In May 2018, Trump announced he was pulling the United States out of that agreement. On Aug. 6, 2018, he ordered the reimposition of a host of economic sanctions against Iran that the United States had lifted under the deal.

“We cannot let a murderous regime continue these destabilizing activities while building dangerous missiles,” Trump had said in a speech at the United Nations on Sept. 19, 2017. “The Iran Deal was one of the worst and most one-sided transactions the United States has ever entered into.”

AP

US President Donald Trump speaks at the United Nations in September 2017.

Opponents of the deal had long criticized it, not unreasonably, for having a myopic focus on the country’s nuclear ambitions alone, without addressing any other significant issues. Among these were Iran’s continuing ballistic missile developments, which present a standing threat to American interests and allies in the region, such as Israel and Saudi Arabia.

The agreement did contain a provision calling for Iran to help promote regional peace and stability, which the country definitely did not do. Critics had said then that Iranian missiles violated the “spirit of the agreement,” even if they did not technically violate it.

And lastly, a separate United Nations Security Council resolution forbids Iran from launching any ballistic missile that could carry a nuclear weapon until 2023. Since Iranian authorities insist they are not developing nuclear warheads at all, they argue that all of their missiles are exempt. The United States and other countries have vehemently disagreed with this position. Regardless, at present, there is no publicly available evidence that Iran is presently developing any nuclear weapons, especially ones small enough to fit inside the Fateh 110, which would exempt it from this U.N.-backed missile launch ban.

Of course, it’s not clear whether any of this will matter to the Trump administration, or National Security Advisor John Bolton, in particular. Bolton has been an outspoken advocate of regime change, despite insisting that this is not current United States policy, and of potential military action in Iran in the past.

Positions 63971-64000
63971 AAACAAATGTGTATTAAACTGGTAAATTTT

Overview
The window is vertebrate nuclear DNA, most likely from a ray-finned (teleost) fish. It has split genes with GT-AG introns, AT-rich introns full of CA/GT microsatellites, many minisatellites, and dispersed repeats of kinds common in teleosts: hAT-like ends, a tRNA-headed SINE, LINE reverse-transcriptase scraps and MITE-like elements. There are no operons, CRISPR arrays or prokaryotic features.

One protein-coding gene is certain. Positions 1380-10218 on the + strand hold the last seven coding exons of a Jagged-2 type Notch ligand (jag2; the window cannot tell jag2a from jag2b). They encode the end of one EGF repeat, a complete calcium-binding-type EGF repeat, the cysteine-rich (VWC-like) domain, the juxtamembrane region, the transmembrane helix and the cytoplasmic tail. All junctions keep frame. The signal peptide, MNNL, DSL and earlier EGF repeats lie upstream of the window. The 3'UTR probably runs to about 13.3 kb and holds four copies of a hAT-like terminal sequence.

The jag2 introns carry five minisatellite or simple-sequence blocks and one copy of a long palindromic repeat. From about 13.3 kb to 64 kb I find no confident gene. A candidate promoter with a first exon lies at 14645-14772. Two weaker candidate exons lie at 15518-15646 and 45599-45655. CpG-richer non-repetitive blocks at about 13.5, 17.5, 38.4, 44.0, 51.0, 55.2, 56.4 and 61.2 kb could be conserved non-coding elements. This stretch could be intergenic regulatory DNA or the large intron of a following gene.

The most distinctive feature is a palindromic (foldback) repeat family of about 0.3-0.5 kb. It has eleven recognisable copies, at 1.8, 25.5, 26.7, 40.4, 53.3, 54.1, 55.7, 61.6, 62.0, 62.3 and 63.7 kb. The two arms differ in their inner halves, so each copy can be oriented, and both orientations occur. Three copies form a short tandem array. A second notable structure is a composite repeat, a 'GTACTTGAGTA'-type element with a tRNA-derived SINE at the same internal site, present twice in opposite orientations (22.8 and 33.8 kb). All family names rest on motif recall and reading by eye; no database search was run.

Alexey Vitvitsky/Sputnik via AP

US National Security Advisor John Bolton.

There is also evidence that Trump himself is more inclined to make policy decisions based on news reports, rather than any information he receives from his own Intelligence Community. In September 2017, he criticized what Fox News and other outlets characterized as video of a new missile test, despite Iran having never claimed it as such.

It turned out, as we at The War Zone reported at the time initially, that the footage was months old and was of a launch that had already prompted U.S. sanctions. It remains hard to imagine that American intelligence agencies were not aware of the true situation and Trump had apparently not sought out their counsel before Tweeting out about the apparent new development.

The video below shows footage of the missile test that occurred in January 2017, but which Iran only released in September 2017.

Though Fox News and others have already characterized this Fateh 110 launch during the recent drills as a “test,” we have no way of telling if this is an accurate description of the events, but it could have an impact on how Trump interprets them. After sanctioning Iran over the January 2017 missile test, the president said he had put Iranian authorities "on notice" that there would be consequences for further ballistic missile tests. 

However, the U.S. government did not make a major issue out of Iran's decision to fire the Zulfiqars into Syria in an operational context in June 2017. At the time of writing, Trump had not yet mentioned the news on Twitter or through any other outlet.

Regardless, the concern is that this incident could lead to more tit-for-tat sanctions and threats, which might further inflame tensions and increase the possibility of a miscalculation on either the part of the United States or Iran. Iranian President Hassan Rouhani is under increasing pressure on multiple fronts at home and has increasingly chosen to take a defiant stance against the U.S. government in an apparent attempt to bolster his political standing.

In July 2018, the two leaders exchanged threats, with Trump writing an especially inflammatory Tweet that called the Iranian president’s word’s “demented.” The president's statement came after a round of threats to close the Strait of Hormuz and may have led to the snap IRGC exercises followed.

Still, it's already been at least a week since Iran reportedly fired the Fateh 110 and it seems highly unlikely, especially given Fox News' sources, that the U.S. Intelligence Community was unaware that this launch had occurred. In that time, however, there has been no criticism, or other statements, from Trump or his Administration regarding the event.

This raises the possibility that the U.S. officials may have already dismissed the use of the missile as routine. On the other hand, they could also be waiting until a more critical juncture to bring up that information as evidence of Iran's continued defiance of the international community.

Now that Fox's report is out in the open, we may not have to wait long for an official response.

Contact the author: jtrevithickpr@gmail.com